Eigi gegnir þat at segja at bók nøkkur er hreinferðug eðr ønnur spelluð því at vandliga ok dáliga eru bœkr ritnar ok annat kunnum vér eigi um þœr at dœma

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Re: "Innocuous" slurs

Postby Car » 2020-06-21, 20:41

Gormur wrote:
Car wrote:
linguoboy wrote:
Car wrote:The "Uncle Ben's" debate is a good one. Go to Facebook pages of German news sites (I guess it's the same in many other countries) and people write they always thought it was just a nice uncle who happened to be black, people tend to associate lots of positive attributes with him.

Are you talking about the familiar use of "Uncle" here? Otherwise there's not much I can see to connect your post with mine.

Yes. Since people just weren't aware how "Uncle" can/is/was used in the US, too.
This is the first I've heard this. What does it refer to exactly?

Apparently, blacks were called "uncle" because they weren't deemed worthy of being called "Mr.".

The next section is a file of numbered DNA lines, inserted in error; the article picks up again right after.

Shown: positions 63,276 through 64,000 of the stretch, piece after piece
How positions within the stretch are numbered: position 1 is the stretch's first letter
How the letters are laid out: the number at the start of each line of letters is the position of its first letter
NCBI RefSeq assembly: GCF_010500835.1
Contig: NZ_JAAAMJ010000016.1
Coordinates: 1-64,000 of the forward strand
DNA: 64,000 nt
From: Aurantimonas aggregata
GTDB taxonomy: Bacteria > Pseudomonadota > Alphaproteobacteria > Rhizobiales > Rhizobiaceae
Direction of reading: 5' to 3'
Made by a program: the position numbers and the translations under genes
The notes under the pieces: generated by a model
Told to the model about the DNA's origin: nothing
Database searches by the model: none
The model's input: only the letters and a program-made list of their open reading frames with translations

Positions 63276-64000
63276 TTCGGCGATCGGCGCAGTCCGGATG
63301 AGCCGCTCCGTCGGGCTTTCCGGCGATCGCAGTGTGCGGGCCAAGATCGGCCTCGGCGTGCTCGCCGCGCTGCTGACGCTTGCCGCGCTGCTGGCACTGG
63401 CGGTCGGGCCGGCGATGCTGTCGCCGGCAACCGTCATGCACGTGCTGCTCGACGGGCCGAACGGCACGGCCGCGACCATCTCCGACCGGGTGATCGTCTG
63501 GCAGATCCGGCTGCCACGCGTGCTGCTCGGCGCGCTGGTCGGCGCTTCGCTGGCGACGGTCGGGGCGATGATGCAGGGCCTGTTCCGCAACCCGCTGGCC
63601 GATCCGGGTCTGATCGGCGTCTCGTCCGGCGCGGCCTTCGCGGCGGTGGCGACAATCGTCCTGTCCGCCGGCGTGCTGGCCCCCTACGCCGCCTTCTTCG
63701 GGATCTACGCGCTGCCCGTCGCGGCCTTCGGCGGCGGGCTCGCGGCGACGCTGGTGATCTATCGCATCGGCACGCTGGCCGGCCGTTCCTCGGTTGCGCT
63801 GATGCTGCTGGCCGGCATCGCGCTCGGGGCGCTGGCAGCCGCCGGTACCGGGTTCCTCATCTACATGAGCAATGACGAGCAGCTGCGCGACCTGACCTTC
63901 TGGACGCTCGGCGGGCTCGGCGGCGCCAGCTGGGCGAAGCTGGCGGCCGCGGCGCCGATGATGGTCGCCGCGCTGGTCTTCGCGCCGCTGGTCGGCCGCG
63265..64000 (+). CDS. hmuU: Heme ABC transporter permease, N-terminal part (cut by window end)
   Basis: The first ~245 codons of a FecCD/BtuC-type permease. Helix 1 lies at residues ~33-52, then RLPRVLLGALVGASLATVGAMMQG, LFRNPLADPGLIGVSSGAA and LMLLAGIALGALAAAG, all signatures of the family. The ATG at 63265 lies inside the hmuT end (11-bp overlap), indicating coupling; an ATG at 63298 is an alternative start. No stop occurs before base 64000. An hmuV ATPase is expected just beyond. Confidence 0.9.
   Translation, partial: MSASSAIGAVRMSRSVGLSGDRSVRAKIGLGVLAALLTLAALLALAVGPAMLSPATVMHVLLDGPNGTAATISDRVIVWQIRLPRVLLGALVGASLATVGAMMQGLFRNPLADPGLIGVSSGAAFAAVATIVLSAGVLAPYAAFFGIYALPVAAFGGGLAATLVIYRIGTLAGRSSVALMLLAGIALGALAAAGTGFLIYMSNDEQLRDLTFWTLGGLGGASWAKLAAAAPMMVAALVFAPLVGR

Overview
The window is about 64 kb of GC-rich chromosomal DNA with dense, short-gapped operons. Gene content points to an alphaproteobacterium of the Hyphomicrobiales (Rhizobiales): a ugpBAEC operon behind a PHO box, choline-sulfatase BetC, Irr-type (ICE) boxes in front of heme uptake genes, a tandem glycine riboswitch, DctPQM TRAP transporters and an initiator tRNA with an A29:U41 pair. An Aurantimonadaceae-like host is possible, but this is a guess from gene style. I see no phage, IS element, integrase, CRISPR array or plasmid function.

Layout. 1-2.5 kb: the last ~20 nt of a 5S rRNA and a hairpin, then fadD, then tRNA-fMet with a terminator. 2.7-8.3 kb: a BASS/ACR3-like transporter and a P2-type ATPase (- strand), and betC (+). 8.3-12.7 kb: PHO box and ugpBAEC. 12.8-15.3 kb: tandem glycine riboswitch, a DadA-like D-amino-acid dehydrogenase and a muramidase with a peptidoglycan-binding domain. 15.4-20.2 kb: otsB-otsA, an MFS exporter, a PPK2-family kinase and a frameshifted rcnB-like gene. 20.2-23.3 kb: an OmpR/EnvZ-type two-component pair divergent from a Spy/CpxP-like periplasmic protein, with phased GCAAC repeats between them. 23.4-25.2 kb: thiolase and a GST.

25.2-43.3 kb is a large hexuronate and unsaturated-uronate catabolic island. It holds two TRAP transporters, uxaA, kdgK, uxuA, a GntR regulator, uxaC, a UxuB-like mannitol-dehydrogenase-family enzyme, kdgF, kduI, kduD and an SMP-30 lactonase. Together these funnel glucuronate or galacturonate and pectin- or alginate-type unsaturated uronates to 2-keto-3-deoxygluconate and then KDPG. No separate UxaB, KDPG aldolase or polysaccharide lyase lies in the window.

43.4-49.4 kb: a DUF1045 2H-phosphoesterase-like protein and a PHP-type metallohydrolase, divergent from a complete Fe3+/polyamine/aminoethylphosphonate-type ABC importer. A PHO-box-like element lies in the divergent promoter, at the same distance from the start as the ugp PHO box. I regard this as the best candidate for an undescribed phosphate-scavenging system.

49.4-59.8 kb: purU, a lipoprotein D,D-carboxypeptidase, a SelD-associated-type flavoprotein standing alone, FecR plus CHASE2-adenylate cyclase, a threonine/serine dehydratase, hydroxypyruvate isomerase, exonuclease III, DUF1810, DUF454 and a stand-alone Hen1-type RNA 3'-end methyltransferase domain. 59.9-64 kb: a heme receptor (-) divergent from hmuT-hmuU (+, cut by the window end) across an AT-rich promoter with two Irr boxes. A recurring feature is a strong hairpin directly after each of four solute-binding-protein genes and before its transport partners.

I found this link in a German article:
Critics have pointed out the problematic use of a Black man to be the face of a white company, noting that Black men were often referred to as “boy” or “uncle” to avoid calling them “Mr.” during the country's Jim Crow era.
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Re: "Innocuous" slurs

Postby linguoboy » 2020-06-22, 0:15

Car wrote:I found this link in a German article:
Critics have pointed out the problematic use of a Black man to be the face of a white company, noting that Black men were often referred to as “boy” or “uncle” to avoid calling them “Mr.” during the country's Jim Crow era.

See also "Uncle Remus" and "Uncle Tom".
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Re: "Innocuous" slurs

Postby Linguaphile » 2020-06-22, 4:49

linguoboy wrote:
Car wrote:I found this link in a German article:
Critics have pointed out the problematic use of a Black man to be the face of a white company, noting that Black men were often referred to as “boy” or “uncle” to avoid calling them “Mr.” during the country's Jim Crow era.